There was an interesting convo in the comments of the last post about how a writer’s background impacts writing — specifically re epic fantasy, but by extension pretty much everything. Foz Meadows summed it up best, I think:
Prior to doing this, I might never have stopped to consider whether a white author’s race were impacting their storytelling, but the more I read, the more relevant a question it becomes: not because there’s some obvious stylistic contrast between white and POC authors or anything like that, but because there’s something meaningful in asking why we authors choose to tell the stories we do – at the very least, we’ve cared enough to write them, and some of the reason why must necessarily be connected to who *we* are – and the more widely I read in terms of authors, the more diffuse and interesting those whys start to seem.
Emphasis mine. Anyway, I thought about this again thanks to playlist coincidence. For various reasons yesterday I was briefly stuck listening to a Totally Eighties! radio station — yes, I know, thanks for your concern, I’m okay really — and by chance this song came on, immediately followed by this song. OK, it probably wasn’t chance; either some playlist-assembler somewhere was having fun, or the playlist was put together by keyword. Anyway, then it hit me: A white woman yearns for heroes; a black woman says no thanks. (With the added nuance of the black woman saying it to Mel Gibson, figuratively, who’s since let his bigot flag fly.) I couldn’t help applying Foz’s analysis here, and wondering what each woman’s background — not just racial; consider Turner’s history as an abuse survivor, and also Tyler’s childhood as the daughter of a Welsh coal miner — contributed to these songs. More specifically, I wondered what those backgrounds contrib’d to why they chose these songs. It makes perfect sense to me that a black woman, given the usual patterns of racism and sexism in this country, would sing about the unreliability of heroes and the need to look elsewhere for rescue… but then, it also makes seems to me that another woman who grew up literally dirt-poor in a society with its own history of oppression would sing that same song. Instead Tyler chose the opposite.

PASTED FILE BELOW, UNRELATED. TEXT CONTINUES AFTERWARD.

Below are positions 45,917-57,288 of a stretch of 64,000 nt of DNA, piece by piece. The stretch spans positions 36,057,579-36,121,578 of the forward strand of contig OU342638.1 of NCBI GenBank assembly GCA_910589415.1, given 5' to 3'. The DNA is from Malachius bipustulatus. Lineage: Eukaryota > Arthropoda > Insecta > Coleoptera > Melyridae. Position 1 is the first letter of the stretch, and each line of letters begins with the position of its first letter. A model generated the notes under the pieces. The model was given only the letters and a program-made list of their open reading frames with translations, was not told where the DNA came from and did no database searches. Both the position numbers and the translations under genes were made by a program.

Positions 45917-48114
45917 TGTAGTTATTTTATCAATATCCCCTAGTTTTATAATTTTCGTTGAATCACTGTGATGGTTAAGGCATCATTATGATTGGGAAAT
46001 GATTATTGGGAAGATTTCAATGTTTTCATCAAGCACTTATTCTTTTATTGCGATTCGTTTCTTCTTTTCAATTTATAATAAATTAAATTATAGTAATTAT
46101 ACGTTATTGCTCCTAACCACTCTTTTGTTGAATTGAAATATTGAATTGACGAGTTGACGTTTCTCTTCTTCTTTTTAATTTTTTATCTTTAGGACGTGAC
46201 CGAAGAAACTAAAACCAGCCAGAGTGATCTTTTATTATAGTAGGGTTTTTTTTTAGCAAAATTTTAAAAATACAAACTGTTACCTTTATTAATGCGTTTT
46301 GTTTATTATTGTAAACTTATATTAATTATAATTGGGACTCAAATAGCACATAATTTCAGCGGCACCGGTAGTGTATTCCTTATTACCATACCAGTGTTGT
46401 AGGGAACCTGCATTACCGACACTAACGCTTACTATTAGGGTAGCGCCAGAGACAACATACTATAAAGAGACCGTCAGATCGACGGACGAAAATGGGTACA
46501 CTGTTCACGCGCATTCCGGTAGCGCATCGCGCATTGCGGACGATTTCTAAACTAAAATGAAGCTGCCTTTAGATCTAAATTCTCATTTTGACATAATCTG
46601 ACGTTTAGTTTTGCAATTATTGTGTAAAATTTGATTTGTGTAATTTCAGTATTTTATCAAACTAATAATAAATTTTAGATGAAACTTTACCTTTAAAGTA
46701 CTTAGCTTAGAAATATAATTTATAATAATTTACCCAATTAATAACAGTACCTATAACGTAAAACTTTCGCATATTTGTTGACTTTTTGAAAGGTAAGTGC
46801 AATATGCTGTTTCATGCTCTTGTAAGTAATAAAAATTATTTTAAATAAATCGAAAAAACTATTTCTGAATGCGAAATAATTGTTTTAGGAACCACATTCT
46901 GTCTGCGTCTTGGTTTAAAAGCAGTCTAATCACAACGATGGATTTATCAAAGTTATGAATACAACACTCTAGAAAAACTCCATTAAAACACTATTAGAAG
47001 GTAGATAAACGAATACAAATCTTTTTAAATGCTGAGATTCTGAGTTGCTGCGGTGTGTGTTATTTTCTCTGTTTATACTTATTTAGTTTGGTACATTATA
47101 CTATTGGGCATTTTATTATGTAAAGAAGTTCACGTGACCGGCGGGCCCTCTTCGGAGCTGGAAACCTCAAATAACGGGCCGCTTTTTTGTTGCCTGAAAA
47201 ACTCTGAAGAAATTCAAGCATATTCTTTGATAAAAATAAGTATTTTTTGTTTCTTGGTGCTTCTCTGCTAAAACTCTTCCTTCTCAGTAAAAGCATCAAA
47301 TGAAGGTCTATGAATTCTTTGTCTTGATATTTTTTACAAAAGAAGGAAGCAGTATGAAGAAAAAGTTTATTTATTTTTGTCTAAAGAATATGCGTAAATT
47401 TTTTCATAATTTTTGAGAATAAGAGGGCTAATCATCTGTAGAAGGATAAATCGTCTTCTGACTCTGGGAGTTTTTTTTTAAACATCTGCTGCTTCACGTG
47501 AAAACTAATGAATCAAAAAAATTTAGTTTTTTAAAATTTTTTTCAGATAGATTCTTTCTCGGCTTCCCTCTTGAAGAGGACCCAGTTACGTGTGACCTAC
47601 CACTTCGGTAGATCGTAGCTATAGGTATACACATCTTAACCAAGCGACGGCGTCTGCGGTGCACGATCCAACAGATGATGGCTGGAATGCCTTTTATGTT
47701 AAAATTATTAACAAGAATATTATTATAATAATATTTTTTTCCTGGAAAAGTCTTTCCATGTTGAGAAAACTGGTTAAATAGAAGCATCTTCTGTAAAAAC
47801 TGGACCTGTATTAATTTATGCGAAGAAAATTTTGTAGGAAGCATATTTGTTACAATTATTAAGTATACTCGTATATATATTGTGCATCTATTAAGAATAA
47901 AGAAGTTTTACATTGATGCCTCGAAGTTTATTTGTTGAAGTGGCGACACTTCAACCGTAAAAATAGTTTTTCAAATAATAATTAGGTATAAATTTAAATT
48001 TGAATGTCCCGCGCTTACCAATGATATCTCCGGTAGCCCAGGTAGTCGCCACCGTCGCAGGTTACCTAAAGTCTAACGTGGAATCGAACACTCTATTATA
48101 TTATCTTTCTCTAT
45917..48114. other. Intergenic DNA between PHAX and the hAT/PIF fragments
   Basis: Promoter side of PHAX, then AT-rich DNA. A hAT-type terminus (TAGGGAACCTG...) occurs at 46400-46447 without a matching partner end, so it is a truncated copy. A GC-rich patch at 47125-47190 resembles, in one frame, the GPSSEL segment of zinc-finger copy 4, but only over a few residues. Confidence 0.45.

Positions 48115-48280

‘Course, that’s the problem with trying to understand an individual choice in the context of broad cultural assumptions: you can’t. Backgrounds matter, but people are not their backgrounds. Gonna paraphrase Nahadoth here: we are certainly what our pasts and societies have made us, but the future is ours to create.
Anyway, then I thought about fantasy, and binaries — but not the Christian good/evil binary of Tolkienesque fantasy, which we discussed in the last post. I started thinking in terms of “we need a hero” fantasy versus “we don’t need another hero” fantasy. The pro-heroic stuff is easy to find; it calls itself heroic, for one thing, and it’s been around for quite some time (note that HFQ hopes to “hearken an older age of storytelling”). But there’s been a lot of attention paid lately to a newer, “gritty” sort of fantasy, a la Joe Abercrombie and Brent Weeks, both of whose works seem to start with the presumption that there are no heroes and roll from there. There’s been some discussion already about what all this gritty stuff means, and whether it’s just the latest iteration of sword and sorcery or something actually new. But I haven’t seen much discussion about why it’s so popular, and why so many readers seem to love it. I suspect a generational difference at work. The gritty writers I’ve met all tend to be my age or so — Gen X, supposedly a generation of ex-latchkey-kids who view the future with a distinct cynicism. I also suspect the biggest fans of gritty fantasy are in this age range or younger, too, though I have no empirical proof to support this belief. If it’s true, though, I wonder whether attitudes like this are the “why” behind gritty fans’ embrace of the “we don’t need another hero” theme. (Again, let’s try not to apply the broad brush too thickly: I’ve met two of the guys behind Heroic Fantasy Quarterly, and they’re my age or younger too.)
So anyway, here’s your question for the day. “We need a hero” fantasy vs. “We don’t need another hero” fantasy — which is your preference? Or do you like both — and if so, are there times/situations in which you prefer one over the other? And why do you like one or the other, if you do?